ABC Boss Mark Scott’s Christmas Message to Staff

ABC Managing Director Mark Scott's Christmas message to staff has leaked, as these things do at that most porous of institutions. It contains the usual boosterism, and the announceme

Margaret Simons

Journalist, author and director of the Centre for Advanced Journalism

ABC Managing Director Mark Scott’s Christmas message to staff has leaked, as these things do at that most porous of institutions.

It contains the usual boosterism, and the announcement that staff will get a Christmas bonus of a $35 ABC shop voucher. Bet they can’t contain their excitement.

More seriously, the Christams message does contain some substance, and insights into the boss’s thinking. Read the whole things here. Meanwhile, here are what I regard as the highlights.

Scott clearly regards the next six months as among the most crucial in the broadcaster’s modern history. He says: “We are at a point now where a number of forces and events that will determine Australia’s culture, its future and the future of the ABC itself in the digital age will soon be coming together.”

These forces and events include the shift to digital broadcasting, the national broadband network, and of course:

…that Tuesday night in May next year when the Federal budget is handed down and we learn the Government’s response to the ABC’s funding submission for 2009-2012. Of course, the severe economic downturn now means our funding bid will be considered in a vastly different context than we may have envisaged a year ago.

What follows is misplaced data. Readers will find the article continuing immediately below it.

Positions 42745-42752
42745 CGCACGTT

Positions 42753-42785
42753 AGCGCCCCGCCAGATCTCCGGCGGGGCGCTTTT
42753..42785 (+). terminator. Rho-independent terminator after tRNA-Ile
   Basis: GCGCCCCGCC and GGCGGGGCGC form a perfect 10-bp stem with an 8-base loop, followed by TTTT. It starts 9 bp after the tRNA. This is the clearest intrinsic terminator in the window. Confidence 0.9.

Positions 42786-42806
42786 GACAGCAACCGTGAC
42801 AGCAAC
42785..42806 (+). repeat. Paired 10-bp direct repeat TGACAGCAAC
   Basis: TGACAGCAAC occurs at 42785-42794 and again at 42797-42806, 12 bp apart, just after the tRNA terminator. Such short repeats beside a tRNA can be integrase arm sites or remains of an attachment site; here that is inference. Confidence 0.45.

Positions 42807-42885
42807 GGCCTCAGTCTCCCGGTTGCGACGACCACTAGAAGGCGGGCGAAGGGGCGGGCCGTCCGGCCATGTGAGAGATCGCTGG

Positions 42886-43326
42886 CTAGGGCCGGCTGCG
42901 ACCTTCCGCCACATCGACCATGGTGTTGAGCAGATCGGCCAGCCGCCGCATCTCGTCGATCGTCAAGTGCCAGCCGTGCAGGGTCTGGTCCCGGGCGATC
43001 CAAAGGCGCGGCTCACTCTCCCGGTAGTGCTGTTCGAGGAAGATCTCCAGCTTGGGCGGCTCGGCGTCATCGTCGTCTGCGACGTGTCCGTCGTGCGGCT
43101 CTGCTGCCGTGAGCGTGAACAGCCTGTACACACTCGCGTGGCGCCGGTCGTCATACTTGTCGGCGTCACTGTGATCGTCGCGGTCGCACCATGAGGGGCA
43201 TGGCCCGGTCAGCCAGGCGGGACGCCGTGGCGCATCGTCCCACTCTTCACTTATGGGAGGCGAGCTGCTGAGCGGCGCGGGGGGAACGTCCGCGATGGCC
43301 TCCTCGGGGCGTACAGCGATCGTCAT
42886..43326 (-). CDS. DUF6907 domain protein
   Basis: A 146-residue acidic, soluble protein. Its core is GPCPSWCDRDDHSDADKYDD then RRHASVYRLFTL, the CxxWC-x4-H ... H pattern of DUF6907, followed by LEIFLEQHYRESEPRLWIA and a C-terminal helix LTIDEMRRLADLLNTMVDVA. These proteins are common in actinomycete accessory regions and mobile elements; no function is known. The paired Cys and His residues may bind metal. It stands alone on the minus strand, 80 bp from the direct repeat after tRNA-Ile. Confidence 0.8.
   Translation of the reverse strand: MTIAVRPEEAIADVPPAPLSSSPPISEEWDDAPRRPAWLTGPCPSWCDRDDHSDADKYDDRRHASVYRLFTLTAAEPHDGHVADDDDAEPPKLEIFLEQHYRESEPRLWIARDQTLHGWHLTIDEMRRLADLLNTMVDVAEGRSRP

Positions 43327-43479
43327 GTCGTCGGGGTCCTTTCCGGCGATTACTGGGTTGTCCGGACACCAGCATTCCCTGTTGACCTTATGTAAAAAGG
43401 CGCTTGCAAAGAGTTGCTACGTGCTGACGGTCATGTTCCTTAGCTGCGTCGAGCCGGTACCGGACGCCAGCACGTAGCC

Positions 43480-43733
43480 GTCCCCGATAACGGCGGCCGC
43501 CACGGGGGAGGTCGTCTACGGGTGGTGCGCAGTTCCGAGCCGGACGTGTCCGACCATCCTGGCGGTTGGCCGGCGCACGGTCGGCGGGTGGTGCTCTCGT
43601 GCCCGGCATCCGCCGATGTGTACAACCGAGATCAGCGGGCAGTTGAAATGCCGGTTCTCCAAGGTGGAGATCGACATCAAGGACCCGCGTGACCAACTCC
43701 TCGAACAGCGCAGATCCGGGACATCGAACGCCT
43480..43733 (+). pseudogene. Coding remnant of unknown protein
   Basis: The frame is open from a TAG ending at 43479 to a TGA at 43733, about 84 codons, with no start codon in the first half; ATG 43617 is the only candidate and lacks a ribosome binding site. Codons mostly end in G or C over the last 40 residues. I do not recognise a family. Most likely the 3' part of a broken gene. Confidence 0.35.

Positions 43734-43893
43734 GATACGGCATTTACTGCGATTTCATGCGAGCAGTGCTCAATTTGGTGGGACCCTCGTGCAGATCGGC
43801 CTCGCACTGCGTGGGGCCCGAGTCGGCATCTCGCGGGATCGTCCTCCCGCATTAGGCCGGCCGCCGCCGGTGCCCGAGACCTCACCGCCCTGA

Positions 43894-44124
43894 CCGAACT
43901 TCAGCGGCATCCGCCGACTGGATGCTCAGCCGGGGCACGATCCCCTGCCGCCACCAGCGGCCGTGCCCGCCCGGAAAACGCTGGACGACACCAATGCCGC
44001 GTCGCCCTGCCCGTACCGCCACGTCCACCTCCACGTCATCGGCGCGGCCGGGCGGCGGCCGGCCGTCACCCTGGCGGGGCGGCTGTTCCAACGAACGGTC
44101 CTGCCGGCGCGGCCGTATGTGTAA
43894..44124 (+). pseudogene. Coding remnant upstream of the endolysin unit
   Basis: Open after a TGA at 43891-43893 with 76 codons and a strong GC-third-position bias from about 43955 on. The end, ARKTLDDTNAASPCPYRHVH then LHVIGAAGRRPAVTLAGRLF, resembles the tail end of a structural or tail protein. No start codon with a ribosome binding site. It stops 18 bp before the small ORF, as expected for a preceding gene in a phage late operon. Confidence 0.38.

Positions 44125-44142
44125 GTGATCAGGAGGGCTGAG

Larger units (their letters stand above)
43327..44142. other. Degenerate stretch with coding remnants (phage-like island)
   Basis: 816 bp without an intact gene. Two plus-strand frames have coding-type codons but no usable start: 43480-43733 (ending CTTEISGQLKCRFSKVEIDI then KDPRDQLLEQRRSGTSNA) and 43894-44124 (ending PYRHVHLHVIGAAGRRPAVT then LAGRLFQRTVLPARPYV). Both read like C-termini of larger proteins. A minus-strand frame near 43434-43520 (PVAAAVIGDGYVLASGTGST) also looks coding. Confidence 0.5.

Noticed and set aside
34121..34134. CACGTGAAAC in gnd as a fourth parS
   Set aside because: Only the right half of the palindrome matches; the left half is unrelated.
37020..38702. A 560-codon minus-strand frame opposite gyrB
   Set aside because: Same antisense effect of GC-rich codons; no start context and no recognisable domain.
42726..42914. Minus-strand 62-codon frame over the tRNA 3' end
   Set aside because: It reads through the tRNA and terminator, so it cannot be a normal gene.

Which sounds rather as though the boss is trying to prepare the troops for a let down.

About the funding submission, he describes it as a “content driven proposal” and goes on:

A paradox of the digital era is that while it will be characterised by plenty – with a greater range of content choices than any previously experienced – it will also be characterised by scarcity – with less choice in some culturally significant areas.

He highlights local and regional content, quality current affairs journalism and children’s, documentary and drama as the areas of likely shorfall.

(In other public addresses, such as at the Future of Journalism conference in Sydney earlier this year, Scott has also mentioned investigative journalism as an areas of likely “market failure”.)

Scott tells staff that ensuring these kinds of content remain available is one of the ABC’s “most significant cultural aspirations.”

For reasons like this, there is a growing appreciation by Government that while the ABC funding agreement lasts for three years, it will have consequences for a decade. And lasting implications for our cultural and democratic life.

Then, perhaps bravely for a man seen as Scrooge to many, he talks about the pain – the implementation of a consultant’s report that has seen television production staff slashed. He says:

I believe the larger purpose behind this is understood. That we have had to change the way we work so that we can continue to meet our content commitments. By putting the Production Review recommendations into practice we have also given consistency and clarity to the argument that the ABC has, before seeking extra funding, done all it can to ensure its existing funding is used efficiently.

He acknowledges:

I appreciate that no matter how great the goal or how necessary, change of this magnitude often comes at a personal cost. That the burden falls unevenly, and that the direct impact felt by one is felt indirectly by many.

Ho ho ho.

A bit more substance than most Christmas messages, but also plenty to make us think that Scott is beginning to believe there may not be much seasonal cheer come budget night.

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  1. Business & Finance Blogs » Blog Archive » Links of the week: young, old and some insights for 2009

    […] perceptions of your brand are your employees. For this holiday season, consider the reactions to this Christmas message to staff and the impact it could […]

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